Canada Revenue Agency goes after ailing B.C. senior for $12K
Arne Sorbo, who has dementia, was penalized for forgetting to declare a small foreign pension
The Canada Revenue Agency is demanding thousands of dollars from a B.C. senior with dementia and Parkinson's disease, after he failed to declare a foreign pension on his tax return.
Arne Sorbo, 88, forgot to declare the small Norwegian pension he receives on his 2011 tax return. The CRA discovered the mistake following a reassessment, and slapped him with a fine.
Now the retired certified general accountant (CGA), who for decades prided himself on getting the numbers just right, says he feels "rotten."
"I used to do income tax for seniors at no charge and I don't think they meant to lie. I think they're honestly trying to give a correct answer to questions, and I think the same thing applies here," said Sorbo.
"I thought my return was correct. That's what I thought. I don't know where I went wrong, or what happened."
Sorbo's tax troubles do not end there. The CRA took another look at his 2013 tax return, and deemed he could not claim a spousal deduction for his wife because she is under 65.
In fact, his wife is 79 years old and also has dementia.
"That's unbelievable that the tax department should be that far out," said Sorbo, who now faces almost $12,000 in tax, penalties and interest.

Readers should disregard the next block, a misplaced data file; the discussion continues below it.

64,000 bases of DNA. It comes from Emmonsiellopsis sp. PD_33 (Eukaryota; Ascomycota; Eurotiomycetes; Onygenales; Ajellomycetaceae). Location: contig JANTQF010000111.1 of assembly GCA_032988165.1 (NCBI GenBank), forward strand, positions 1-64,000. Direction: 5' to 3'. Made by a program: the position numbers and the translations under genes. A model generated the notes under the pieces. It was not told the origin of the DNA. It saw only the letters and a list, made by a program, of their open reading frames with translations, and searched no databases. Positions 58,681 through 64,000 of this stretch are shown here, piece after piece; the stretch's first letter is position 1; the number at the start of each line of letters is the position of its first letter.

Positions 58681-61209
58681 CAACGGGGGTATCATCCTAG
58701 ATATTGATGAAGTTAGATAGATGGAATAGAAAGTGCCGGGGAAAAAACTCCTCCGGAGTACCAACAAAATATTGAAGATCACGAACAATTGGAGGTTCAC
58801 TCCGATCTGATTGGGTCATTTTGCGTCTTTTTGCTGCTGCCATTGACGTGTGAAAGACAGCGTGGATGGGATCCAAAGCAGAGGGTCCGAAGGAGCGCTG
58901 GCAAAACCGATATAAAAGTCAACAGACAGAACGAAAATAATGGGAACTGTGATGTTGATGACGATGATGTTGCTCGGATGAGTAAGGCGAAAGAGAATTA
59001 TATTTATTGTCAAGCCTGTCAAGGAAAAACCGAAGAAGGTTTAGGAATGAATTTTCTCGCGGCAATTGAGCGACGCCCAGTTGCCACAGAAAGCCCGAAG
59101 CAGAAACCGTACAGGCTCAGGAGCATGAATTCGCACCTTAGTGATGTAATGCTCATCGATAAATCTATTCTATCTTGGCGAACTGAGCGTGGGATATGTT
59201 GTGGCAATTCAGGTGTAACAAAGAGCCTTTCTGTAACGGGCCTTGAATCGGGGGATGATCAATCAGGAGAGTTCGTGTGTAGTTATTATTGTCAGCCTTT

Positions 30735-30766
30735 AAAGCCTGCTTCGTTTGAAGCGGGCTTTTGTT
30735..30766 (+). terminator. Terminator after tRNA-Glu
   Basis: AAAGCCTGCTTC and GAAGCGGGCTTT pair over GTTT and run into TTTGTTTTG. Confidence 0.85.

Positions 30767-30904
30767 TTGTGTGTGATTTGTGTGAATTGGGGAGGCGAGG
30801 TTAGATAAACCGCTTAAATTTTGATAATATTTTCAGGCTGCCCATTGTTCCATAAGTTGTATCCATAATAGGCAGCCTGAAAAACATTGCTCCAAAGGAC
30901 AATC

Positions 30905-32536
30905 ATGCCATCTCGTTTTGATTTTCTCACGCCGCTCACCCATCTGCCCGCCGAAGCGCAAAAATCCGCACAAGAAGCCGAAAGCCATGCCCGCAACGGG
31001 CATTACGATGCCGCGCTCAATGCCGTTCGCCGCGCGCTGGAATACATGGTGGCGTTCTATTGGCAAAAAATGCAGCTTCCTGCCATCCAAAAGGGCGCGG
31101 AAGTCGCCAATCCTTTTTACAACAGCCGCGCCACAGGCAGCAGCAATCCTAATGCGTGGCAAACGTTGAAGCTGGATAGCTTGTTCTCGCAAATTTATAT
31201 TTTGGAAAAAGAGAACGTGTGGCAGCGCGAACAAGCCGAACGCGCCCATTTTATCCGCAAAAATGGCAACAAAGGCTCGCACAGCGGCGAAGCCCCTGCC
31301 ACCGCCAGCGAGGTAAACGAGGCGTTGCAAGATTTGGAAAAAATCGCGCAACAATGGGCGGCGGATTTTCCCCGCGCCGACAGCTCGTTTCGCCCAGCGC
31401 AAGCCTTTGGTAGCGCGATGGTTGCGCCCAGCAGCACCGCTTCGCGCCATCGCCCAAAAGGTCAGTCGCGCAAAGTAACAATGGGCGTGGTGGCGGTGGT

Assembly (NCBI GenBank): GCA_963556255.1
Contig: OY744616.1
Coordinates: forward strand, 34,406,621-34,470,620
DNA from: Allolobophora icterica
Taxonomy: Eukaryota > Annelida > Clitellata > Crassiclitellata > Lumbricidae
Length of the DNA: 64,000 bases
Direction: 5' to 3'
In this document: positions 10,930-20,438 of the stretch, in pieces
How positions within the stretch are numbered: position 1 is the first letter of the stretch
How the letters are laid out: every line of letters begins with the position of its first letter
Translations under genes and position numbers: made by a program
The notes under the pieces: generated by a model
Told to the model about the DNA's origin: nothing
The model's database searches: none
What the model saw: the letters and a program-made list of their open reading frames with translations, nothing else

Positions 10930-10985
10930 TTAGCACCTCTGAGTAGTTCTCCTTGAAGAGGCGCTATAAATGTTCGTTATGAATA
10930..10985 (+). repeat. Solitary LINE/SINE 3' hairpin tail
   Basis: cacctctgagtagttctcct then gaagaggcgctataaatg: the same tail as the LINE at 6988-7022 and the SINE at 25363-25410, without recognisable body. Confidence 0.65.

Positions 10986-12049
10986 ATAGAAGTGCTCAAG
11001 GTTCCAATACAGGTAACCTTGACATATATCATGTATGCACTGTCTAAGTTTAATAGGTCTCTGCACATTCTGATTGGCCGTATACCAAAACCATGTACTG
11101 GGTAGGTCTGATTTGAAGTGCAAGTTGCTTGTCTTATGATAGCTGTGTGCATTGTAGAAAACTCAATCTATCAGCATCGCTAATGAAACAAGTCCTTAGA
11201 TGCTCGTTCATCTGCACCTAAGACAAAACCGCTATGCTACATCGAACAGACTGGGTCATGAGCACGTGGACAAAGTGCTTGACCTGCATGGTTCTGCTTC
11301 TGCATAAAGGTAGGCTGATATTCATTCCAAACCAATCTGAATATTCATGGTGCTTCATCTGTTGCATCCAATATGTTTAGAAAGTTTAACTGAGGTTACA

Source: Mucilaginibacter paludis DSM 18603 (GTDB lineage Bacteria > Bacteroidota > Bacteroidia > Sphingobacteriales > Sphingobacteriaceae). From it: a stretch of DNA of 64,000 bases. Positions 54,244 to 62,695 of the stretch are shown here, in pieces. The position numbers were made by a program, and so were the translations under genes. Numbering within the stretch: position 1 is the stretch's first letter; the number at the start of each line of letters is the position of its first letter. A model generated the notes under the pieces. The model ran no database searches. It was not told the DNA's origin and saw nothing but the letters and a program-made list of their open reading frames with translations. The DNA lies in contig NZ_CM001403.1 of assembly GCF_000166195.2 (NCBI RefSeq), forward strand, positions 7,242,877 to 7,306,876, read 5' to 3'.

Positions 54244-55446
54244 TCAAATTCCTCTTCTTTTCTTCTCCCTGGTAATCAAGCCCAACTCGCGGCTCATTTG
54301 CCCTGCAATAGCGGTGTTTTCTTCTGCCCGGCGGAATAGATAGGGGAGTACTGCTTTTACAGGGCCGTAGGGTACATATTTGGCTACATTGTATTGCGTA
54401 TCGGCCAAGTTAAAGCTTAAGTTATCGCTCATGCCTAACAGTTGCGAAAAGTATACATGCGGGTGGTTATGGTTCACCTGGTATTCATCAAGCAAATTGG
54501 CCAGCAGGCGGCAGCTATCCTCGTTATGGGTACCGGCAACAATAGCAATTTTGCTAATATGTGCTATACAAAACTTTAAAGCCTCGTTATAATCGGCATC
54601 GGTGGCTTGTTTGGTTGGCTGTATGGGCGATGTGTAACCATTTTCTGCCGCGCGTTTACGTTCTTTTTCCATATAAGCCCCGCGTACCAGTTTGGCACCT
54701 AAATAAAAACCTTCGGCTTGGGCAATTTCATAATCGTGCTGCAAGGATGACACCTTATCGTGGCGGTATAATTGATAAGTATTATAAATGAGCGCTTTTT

Taking the taxman to task
Sorbo's son, Michael, himself a CGA, stepped in to help his father sort out the tax nightmare. However, even he says he can't get answers from the CRA.
"I keep having to open the file, write a new letter, and then get a new assessment. That's really frustrating going back to my dad and saying, 'I haven't been able to resolve this,'" he said.
Sorbo has sent the CRA a copy of his mother's passport to prove she is, indeed, over 65.
He has also asked the agency to invoke its own "fairness provision," which allows penalties to be waived for certain individuals like the elderly and the ill.
So far, Sorbo says the response from the CRA has been robotic and insensitive, and that it's nearly impossible to get the same agent on the phone twice.
The CRA has told him it will take up to 15 months to get a final decision on his father's case.
"When would it take 15 months to look at a simple fairness provision on a simple issue? Why should it take that long?" said Sorbo.
Meantime, the interest on the $12,000 penalty is growing.
"It drags on and on, and I don't know if they want you to pay the balance, so they sort of wear you down."
CBC News contacted the CRA to discuss the Sorbos' case, but the agency declined to comment due to confidentiality issues.
With files from the CBC's Eric Rankin